COVID-19: Middle East and Africa market update (w/e May 3)

Routes' latest update on how airlines and airports across the Middle East and Africa are responding to the COVID-19 pandemic.

Welcome to Routes’ weekly look at how the Middle East and African aviation markets are responding to the COVID-19 pandemic, helping you understand the schedule changes and manage the impact so we can navigate through this crisis together.

 The data is supplied by OAG using its OAG Schedules Analyser tool unless stated. Please note: the COVID-19 crisis remains fluid as airlines around the world continue to make dramatic capacity cuts. OAG has taken several steps to ensure the data is as accurate as possible. 

Middle East capacity

The number of departure seats from and within the Middle East shrank by more than 335,000 last week (w/c April 27), representing a week-on-week reduction of 22%. The OAG data shows there were just 1.17 million seats, meaning the region’s market is 75% smaller than the same period a year ago when capacity totaled in excess of 4.7 million seats.

Saudi Arabia again topped the list for the largest reduction in numerical terms. The number of departure seats declined by 221,870 last week, compared with the previous seven days. The 37.3% fall week-on-week fall means the country’s market ended April with 372,831 weekly seats, compared with in excess of 750,000 at the start of the month.

Iran also recorded a drop of more than 100,000 seats last week as its market reduced in size by a quarter. In Bahrain, capacity also fell by 63% week-on-week, representing the largest decline in percentage terms. However, there were some signs of growth in the Middle East last week. Almost 50,000 departure seats were added in Oman, along with nearly 8,000 in Israel and 6,000 in Kuwait.

Middle East airlines

Saudia offered the largest number of departure seats from and within the Middle East last week although its capacity dropped by almost 180,000. Air Arabia upped its capacity by nearly 5,000 seats to 156,684 seats, maintaining its position as the second-largest carrier in the region. Oman Air is now the third largest following a week-on-week rise of more than 60,000 seats. 

Of the ME3, Emirates Airline offered just 1,416 scheduled departure seats from and within the Middle East last week, compared with in excess of 785,000 at the beginning of February. Etihad Airways offered 8,534 seats last week, while Qatar Airways had 71,021. During May, Emirates said it would operate limited one-way flights to five international locations: Frankfurt, London, Manila, Sao Paulo and Shanghai. Meanwhile Etihad has pushed back the launch of its Abu Dhabi–Vienna route, previously scheduled to begin in July. The inaugural flight has been rescheduled for Oct. 25, according to Airlineroute.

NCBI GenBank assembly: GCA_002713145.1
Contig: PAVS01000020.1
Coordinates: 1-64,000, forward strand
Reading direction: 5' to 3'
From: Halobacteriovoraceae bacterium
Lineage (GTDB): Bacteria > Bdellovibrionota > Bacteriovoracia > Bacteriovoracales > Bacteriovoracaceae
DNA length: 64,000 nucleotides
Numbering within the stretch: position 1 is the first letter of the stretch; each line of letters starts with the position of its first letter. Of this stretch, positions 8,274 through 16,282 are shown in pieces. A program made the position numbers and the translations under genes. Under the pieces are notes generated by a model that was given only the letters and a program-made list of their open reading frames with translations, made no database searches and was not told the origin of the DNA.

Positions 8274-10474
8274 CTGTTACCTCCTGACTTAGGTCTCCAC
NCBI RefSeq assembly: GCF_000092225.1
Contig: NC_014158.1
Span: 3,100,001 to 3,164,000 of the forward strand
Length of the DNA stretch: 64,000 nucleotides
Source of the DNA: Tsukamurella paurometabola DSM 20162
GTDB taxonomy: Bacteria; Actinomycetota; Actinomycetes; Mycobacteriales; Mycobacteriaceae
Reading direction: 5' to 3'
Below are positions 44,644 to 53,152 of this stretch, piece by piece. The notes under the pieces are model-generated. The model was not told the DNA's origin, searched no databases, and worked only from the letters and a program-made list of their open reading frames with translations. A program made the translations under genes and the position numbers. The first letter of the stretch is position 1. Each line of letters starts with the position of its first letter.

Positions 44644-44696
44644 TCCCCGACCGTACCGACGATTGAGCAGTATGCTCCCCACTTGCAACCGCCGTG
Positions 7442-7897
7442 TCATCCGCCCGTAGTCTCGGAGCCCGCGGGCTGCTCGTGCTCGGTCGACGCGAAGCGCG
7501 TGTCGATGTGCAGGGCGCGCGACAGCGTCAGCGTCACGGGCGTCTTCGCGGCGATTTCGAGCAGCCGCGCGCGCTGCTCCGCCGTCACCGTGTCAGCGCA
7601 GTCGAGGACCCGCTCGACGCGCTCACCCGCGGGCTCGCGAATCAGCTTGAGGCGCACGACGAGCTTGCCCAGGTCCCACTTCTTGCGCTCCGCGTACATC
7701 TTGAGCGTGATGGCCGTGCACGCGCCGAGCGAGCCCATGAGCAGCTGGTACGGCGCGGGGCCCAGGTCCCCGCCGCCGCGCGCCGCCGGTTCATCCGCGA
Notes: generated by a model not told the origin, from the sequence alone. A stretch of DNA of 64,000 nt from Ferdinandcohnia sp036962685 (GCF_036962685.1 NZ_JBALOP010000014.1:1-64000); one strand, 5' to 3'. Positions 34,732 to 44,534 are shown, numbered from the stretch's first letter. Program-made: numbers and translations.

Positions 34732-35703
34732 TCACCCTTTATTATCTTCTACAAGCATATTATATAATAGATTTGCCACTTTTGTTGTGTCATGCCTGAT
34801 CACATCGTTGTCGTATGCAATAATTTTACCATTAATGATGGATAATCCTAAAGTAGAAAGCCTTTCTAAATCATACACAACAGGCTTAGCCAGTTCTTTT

Despite the ongoing travel restrictions, Wizz Air has this week revealed the first five markets it plans to serve from Abu Dhabi International (AUH) ahead of opening a hub there later this year.

The routes will connect the capital of United Arab Emirates with Budapest (BUD), Hungary and Bucharest (OTP), Romania from June 3, with flights from Katowice (KTW) in Poland, Sofia (SOF) in Bulgaria and Cluj-Napoca (CLJ) in Romania following on Sept. 15. 

Africa capacity

Overall capacity across Africa remained steady last week, with just a slight 0.6% fall on the previous seven days to 854,290 departure seats. Three out of four regions experienced growth, with the markets in North Africa, Eastern Africa and Central/Western Africa growing by 8.5%, 6.1% and 2.9% respectively. Between them, the three regions added about 40,00 seats. However, Southern Africa’s market continued to shrink, reducing by 45,838 seats to total fewer than 150,000 seats.

Africa airlines

Looking at the OAG data by airline, Air Algerie added the largest amount of capacity last week in numerical terms, increasing the total number of departure seats by 56,887 to 58,157. Ethiopian Airlines also doubled its capacity to 82,162 seats, while Mango added in excess of 18,000 seats to total 46,248. 

The largest reduction came at Comair, with capacity declining by 55,629 seats. Tunisair was second, with a 41,678 reduction, and RwandAir third, with a 28,129-seat decline. 

Photo credit: Nigel Howarth / Aviation Week